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2,724
Location
Herndon, Virginia
Johnny! Hey ya! Speaking of Pa., I just OCI'd with some of your beloved Quaker State 4x4 Torque-power, in 5W20 of course! They were out of PP on the 2-4-1 deal, so being ever-mindful of your pension, I stayed in-brand and bought the Torque-Power! Happy New Year! Nice seeing your post!
 
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8,467
Location
Colorado
At one time there was some 3 billion barrels of oil in those fields. 1 billion barrels were removed from the ground and it is now a lot harder to get any oil out of those fields even though 2 billion barrels are still there. Some oil is still coming from those fileds but very little compared to other fields. And yet a lot of people still believe that all Pennzoil and Quaker State oil comes from those fields and that there is a lot of wax in Pennzoil and Quaker State oil that causes sludge. In the refining process as much wax as possible is removed. Like Johnny says all motor oil from crude oil has a parrifin base. The crude oil that is used today for Pennzoil oil may come mostly from the Middle East for all we know. It could come from anywhere in the world that there is crdue oil. The same with Valvoline, Castrol, Chevron, Halvoline, etc.
 
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2,724
Location
Herndon, Virginia
Quote:
At one time there was some 3 billion barrels of oil in those fields. 1 billion barrels were removed from the ground and it is now a lot harder to get any oil out of those fields even though 2 billion barrels are still there. Some oil is still coming from those fileds but very little compared to other fields. And yet a lot of people still believe that all Pennzoil and Quaker State oil comes from those fields and that there is a lot of wax in Pennzoil and Quaker State oil that causes sludge. In the refining process as much wax as possible is removed. Like Johnny says all motor oil from crude oil has a parrifin base. The crude oil that is used today for Pennzoil oil may come mostly from the Middle East for all we know. It could come from anywhere in the world that there is crdue oil. The same with Valvoline, Castrol, Chevron, Halvoline, etc.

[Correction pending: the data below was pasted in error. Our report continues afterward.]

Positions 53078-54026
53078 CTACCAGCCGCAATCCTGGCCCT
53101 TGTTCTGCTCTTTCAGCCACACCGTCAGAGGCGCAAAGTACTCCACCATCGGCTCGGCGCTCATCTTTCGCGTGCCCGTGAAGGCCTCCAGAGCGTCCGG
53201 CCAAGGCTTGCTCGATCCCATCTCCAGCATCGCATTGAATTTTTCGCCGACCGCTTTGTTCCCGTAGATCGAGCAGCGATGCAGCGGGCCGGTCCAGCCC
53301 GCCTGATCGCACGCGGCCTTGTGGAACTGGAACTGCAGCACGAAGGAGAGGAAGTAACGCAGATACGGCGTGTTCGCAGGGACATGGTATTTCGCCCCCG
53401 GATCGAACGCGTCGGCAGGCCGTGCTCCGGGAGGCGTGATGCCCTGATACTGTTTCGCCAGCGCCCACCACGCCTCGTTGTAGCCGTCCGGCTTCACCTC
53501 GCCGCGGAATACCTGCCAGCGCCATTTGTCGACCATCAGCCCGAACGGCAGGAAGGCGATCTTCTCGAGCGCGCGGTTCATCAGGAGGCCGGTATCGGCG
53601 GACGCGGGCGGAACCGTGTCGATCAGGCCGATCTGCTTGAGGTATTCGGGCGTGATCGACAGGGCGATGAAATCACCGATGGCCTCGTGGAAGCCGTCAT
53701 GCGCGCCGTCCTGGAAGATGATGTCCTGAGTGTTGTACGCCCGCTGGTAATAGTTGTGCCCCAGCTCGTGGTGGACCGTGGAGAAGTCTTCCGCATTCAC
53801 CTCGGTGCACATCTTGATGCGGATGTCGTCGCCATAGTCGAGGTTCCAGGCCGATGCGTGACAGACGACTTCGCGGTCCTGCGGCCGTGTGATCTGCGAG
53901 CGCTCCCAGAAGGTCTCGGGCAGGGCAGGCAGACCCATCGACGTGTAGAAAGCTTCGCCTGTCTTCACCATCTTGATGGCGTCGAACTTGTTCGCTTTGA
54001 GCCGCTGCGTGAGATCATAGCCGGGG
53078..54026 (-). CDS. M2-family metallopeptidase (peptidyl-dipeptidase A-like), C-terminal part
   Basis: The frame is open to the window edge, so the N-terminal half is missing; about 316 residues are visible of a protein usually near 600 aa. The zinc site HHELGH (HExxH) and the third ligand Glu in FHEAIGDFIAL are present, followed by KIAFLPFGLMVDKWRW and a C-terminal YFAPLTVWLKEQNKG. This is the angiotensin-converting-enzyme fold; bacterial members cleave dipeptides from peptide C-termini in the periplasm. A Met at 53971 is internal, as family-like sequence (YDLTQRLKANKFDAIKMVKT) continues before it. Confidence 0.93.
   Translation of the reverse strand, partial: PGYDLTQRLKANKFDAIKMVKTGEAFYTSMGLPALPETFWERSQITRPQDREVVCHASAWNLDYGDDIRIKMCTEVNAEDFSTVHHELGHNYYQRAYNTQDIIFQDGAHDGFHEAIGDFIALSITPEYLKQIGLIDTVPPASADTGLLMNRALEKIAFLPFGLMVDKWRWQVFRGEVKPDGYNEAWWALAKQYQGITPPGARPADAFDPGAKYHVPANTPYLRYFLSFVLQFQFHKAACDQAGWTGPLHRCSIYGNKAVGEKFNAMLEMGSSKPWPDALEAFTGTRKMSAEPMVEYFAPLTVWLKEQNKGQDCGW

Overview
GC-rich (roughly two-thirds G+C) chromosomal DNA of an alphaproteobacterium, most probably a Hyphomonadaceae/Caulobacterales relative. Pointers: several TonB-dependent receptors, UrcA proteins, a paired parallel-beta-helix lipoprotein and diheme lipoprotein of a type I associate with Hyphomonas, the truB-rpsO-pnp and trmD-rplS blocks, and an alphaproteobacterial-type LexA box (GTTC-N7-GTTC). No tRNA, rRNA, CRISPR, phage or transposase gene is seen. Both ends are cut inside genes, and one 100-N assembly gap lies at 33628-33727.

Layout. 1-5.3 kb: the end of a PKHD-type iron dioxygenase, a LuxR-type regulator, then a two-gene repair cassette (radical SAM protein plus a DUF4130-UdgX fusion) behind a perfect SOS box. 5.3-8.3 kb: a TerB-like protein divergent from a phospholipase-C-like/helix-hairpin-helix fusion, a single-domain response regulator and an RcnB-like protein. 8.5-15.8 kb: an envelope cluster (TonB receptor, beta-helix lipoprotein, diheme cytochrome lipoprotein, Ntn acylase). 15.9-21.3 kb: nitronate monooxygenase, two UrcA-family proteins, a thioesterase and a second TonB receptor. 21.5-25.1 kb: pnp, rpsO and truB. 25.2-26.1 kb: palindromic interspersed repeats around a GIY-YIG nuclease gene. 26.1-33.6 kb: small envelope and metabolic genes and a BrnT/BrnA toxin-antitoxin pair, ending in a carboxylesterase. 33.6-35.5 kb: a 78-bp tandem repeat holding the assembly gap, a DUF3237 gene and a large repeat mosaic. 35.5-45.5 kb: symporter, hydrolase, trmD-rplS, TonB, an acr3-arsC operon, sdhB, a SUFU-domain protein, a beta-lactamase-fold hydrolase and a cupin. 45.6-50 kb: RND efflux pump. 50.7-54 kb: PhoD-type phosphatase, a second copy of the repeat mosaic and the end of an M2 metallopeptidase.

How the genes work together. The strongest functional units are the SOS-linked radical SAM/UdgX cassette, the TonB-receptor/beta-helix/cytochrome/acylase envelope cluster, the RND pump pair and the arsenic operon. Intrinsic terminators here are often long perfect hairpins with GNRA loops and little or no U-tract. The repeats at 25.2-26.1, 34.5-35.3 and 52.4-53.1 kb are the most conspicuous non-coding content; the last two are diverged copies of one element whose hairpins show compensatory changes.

Don't forget Mobil 1!!! Glorified Dino, just like all the rest.. Or worse, I'm guessing worse. And noisy.. Ooops, except it costs much more than all the rest, like, TWICE as much as PP on the 2-4-1..
 
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1,304
Location
Kankakee, IL
I remember reading something a while back that there were 2 basic categories of Crude. Alsphaltic and Parrafin based crude. Most of the crude in the world is actually a 3rd category which is a hybrid of the two. Penn. crude was Paraffin based or WAX. Someone else had the Asphalt. Anyway once you refine it today you have a highly refined product that little resembles from whence it came. Back in the day Penn Crude being a Paraffin based had superior lubricating qualities but also a wax/sludge problem. No longer and issue/
 
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8,467
Location
Colorado